So it's a refinement of authorization just because I trust you doesn't mean I trust you with everything. There are certain things that operationally it makes more sense to keep it in a closed loop. So I'll give you an example if you're working with an and you have a partnership that you're working on and that's under something like a non disclosure agreement, that's a legal agreement between two parties saying that, ok, we are not going to share this information outside of these specific circumstances.

You may be tempted to talk to your teams about it and say, hey, we're doing this really great partnership. There's lots of cool stuff going on. We're really excited about it. The question is, do they need to know?

So they may be authenticated? They're internal employees, they may be authorized to know this information, But do they actually need to know it? So it's a refinement here because you say, well, yeah, of course, they need to know it.

We want them to be excited about the partnership. That's OK. That's great. That's wonderful. Obviously, it's a great business opportunity. But the question is, do they need to know about it now or can it wait?

There's this temptation to share information as quickly as possible and certainly that may be appropriate. Maybe in this case, you don't want to share it with everybody, but you want to let the head of marketing know and they might want one or two people working on this early, but not everybody in the team needs to know.

You might need somebody in product to know about it to make some features in. And then there's a squad of developers that are going to be working on that functionality and they should know, but maybe not everybody, not every engineer needs to know.

And the reason why you want to consider something like need to know on top of authorization is the fact that there's a risk if you have this partnership, maybe it's politically sensitive, maybe both companies are working towards some big announcement.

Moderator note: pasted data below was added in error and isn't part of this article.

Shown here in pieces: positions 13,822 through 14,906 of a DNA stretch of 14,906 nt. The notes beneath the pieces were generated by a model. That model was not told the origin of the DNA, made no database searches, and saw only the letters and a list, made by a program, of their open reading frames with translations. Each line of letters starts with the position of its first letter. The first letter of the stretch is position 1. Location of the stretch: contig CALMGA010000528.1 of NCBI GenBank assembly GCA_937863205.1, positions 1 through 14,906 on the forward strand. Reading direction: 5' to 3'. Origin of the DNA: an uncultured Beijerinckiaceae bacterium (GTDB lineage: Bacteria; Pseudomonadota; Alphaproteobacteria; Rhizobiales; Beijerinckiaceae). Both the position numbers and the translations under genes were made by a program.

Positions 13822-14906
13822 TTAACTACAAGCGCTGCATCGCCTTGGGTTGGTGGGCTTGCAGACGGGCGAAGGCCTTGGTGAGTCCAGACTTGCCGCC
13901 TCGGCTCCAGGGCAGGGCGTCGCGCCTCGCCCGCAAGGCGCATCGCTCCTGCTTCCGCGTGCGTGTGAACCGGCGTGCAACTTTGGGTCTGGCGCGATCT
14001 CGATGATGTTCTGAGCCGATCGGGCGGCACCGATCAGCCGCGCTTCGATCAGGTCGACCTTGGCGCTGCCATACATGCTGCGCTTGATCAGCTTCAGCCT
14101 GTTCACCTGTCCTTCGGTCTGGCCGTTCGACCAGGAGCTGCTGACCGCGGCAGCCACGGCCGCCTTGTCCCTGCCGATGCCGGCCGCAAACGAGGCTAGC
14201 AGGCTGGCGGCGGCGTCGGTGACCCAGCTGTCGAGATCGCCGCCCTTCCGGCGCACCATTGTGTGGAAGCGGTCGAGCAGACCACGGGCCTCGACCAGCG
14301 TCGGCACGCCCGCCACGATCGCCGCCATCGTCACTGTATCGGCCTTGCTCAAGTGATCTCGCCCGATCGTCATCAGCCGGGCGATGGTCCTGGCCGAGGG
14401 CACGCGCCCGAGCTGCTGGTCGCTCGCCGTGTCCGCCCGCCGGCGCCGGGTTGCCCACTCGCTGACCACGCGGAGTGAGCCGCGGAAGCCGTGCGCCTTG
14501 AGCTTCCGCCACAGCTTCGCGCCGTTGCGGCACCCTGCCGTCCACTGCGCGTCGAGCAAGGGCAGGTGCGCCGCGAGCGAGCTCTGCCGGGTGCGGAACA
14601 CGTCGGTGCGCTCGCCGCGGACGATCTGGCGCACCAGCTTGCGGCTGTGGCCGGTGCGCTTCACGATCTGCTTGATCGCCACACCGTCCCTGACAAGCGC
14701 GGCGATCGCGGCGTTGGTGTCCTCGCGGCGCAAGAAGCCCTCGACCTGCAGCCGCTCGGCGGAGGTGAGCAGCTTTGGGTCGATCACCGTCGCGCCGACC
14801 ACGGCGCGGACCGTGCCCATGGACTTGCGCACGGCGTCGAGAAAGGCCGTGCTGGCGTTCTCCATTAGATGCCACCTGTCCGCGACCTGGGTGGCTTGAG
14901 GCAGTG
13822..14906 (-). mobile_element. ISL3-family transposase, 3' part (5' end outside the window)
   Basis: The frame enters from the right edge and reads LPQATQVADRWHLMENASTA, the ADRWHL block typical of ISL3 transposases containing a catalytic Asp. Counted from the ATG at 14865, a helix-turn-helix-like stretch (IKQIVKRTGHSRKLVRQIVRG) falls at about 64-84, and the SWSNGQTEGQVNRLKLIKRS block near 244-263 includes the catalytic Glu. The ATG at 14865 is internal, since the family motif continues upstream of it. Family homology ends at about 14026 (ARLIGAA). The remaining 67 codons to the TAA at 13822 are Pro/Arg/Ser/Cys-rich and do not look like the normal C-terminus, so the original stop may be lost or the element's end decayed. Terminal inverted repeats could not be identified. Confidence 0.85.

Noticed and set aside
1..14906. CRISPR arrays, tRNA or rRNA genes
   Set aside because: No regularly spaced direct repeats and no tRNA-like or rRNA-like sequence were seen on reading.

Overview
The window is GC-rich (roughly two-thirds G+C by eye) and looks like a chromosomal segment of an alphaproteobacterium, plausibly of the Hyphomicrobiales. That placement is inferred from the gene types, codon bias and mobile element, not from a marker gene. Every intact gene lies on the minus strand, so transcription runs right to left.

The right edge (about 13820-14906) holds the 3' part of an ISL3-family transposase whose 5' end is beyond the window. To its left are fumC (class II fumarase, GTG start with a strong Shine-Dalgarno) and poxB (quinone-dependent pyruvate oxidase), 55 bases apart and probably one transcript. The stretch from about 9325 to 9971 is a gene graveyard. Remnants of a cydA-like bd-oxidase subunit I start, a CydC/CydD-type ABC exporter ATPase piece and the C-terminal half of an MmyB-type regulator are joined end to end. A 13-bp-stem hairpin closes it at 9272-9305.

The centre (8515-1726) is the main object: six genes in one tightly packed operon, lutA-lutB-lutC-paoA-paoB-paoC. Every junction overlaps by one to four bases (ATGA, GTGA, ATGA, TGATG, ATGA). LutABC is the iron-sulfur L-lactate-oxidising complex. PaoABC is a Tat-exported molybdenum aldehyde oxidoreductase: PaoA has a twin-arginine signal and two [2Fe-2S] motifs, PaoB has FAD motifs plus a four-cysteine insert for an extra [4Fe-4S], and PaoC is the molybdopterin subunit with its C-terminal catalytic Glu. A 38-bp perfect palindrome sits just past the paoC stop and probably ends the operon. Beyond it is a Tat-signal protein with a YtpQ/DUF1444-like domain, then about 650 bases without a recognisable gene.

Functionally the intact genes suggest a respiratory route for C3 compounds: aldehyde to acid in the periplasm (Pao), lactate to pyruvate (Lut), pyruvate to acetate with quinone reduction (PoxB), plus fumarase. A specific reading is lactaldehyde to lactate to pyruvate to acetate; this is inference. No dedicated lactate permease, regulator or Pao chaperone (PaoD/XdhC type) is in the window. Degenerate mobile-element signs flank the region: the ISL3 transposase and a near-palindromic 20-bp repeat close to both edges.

You don't want that coming out early and the more people you loop in, the more likely that is to leak out. So we've got these three concepts, the offer indication who you are. Can I make sure I know who you are authorization?

What are you allowed to do? And then the application of authorization in this concept of need to know, do you actually need to know this information even though you're authorized and I'm ok with you know it, you've tracked your background check, you're in the inner circle, whatever the case may be.

Do you need to know it now or can you know it later? So a little bit of tricky, but these are key core concepts for cyber security. Everything we do is built around authentication and then authorization.

Unfortunately, we get decently good at, we're not great at authorization. We tend to have very choppy blocks of it. So Facebook is a good example. Facebook has a very granular permission system that most people never access.

You can literally make a post that is only viewable by one person. Very simple to do. Very easy to do. If you know what to look for. Most people end up defaulting to public or friends, maybe friends of friends and that's it.

Because it's far easier to administer. And that's where authorization falls down is that it can be complicated to administer in narrow sort of very fine decisions. So people take these big broad decisions and they say, you know what, you're either inside the organization or you're out and that's all we're going to do.

I strongly encourage you diving deeper into this concept, especially how it's applied in your organization to try to be far more specific so that you can tailor that down. Because the more people that know an issue, the more information is shared.

So it can be a very positive boost, but it needs to be balanced with the risk of that sharing of the information. So what do you think? What do you deal with? Do you understand authentication, authorization?

Was this helpful? How do you apply need to know? Let me know online at marknca for those of you on the vlogs in the comments down below. And as always by email me at Markan dot ca, love to hear what you're thinking also on the broader sense of this series of cybersecurity basics.

What topics haven't we tackled? What should we be tackling? Let me know. I hope you are set up for a fantastic day. I will talk to you online and I'll see you on the show tomorrow.